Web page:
2017 sees the 10th anniversary of the National Churches Trust, which supports church and chapel buildings of the main Christian denominations throughout the UK. It was created to take forward the work of the Historic Churches Preservation Trust, founded in 1953. Since its formation in 2007 the Trust has provided more than 1,600 grants worth over £15 million to help the UK’s Christian places of worship. The National Churches Trust ‘s 2016 – 2017 Annual Review reports that in 2016 it awarded grants of £1.4 million, helping to enable repair, maintenance and other building projects at 166 places of worship. The Trust, a registered charity, carries out its work with the help of its supporters and receives no funding from church authorities.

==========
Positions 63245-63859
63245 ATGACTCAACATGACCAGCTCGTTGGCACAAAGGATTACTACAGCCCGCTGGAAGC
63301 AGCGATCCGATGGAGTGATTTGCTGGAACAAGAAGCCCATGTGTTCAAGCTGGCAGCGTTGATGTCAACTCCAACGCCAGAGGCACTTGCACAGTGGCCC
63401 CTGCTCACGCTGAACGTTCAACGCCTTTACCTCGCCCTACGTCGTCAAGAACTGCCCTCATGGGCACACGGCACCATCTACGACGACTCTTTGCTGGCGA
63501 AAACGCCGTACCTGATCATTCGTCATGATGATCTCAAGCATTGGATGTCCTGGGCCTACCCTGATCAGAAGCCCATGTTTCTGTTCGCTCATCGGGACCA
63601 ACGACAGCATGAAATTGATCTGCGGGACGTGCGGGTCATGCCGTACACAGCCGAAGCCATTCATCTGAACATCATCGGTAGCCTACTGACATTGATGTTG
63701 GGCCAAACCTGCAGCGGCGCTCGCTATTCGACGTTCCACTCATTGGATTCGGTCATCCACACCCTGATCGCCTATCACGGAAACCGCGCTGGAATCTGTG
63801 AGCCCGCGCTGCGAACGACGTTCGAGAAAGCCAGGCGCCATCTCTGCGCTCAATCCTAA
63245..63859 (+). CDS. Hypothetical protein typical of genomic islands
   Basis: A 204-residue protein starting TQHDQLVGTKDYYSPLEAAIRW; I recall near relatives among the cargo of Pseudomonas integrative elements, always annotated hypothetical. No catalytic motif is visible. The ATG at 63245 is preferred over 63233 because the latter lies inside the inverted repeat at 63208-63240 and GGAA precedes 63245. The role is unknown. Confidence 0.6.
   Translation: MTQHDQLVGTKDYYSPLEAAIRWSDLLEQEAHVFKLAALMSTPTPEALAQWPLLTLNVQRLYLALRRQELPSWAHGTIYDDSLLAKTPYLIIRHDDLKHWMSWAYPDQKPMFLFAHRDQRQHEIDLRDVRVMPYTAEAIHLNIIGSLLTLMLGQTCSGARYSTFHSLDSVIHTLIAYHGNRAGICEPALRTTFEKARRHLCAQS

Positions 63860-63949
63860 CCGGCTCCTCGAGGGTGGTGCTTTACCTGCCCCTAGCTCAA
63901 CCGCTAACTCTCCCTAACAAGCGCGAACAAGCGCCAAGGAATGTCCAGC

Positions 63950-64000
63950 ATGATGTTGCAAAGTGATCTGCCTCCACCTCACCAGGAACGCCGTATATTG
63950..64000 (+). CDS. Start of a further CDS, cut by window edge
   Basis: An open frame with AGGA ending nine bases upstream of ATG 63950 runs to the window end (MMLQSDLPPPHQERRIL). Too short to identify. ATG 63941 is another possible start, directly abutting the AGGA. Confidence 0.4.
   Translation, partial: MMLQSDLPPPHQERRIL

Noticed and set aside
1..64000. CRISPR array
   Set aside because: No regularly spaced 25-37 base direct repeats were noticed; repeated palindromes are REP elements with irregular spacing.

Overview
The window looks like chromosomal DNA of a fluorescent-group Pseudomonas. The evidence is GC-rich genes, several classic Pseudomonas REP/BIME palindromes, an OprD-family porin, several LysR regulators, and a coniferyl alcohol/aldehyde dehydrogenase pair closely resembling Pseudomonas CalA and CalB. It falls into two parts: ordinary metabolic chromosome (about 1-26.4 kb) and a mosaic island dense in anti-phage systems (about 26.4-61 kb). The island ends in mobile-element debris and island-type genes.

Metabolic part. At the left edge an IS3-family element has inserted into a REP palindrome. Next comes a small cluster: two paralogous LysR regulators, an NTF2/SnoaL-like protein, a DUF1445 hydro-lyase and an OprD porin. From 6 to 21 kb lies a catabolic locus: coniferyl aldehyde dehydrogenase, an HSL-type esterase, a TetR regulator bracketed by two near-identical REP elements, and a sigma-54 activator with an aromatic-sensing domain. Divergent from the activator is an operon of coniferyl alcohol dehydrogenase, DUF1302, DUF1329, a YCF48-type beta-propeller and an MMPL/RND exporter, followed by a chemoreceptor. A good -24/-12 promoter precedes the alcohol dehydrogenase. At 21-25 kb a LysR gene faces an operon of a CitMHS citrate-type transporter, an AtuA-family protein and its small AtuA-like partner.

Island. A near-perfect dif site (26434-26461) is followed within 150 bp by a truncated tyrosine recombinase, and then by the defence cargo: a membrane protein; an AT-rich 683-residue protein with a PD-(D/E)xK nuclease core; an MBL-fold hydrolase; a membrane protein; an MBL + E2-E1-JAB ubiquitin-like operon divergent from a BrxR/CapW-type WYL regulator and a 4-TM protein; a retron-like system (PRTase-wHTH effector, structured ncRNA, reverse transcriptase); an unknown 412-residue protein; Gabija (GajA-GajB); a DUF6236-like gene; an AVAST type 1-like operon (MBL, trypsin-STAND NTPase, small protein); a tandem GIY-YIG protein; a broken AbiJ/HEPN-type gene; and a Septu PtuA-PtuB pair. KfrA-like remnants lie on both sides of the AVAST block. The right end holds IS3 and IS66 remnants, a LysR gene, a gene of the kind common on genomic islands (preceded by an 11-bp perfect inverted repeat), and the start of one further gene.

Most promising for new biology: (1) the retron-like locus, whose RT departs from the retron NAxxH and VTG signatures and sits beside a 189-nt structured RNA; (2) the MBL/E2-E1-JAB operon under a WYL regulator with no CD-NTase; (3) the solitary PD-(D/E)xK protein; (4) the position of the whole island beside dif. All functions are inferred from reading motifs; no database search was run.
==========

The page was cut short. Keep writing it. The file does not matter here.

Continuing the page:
•  New initiatives

 The Annual Review details a number of new initiatives launched by the Trust in 2016- 2017. These include: 

 ‘MaintenanceBooker’ - an online ‘one stop shop’ where churches and chapels can book accredited contractors for services including gutter clearance, tree maintenance and inspecting lightning protection systems.

 ‘ExploreChurches', a new website which makes it easy for people to discover the UK’s beautiful churches and chapels. 

Luke March, Chairman of the National Churches Trust, said:

"Many of the UK’s churches and chapels face mounting repair bills.” 

 “However, this year the Heritage Lottery Fund (HLF) has announced changes to the way it awards grants to places of worship which means that for the first time since 1977, there will be no ring-fenced public money available for church repairs.”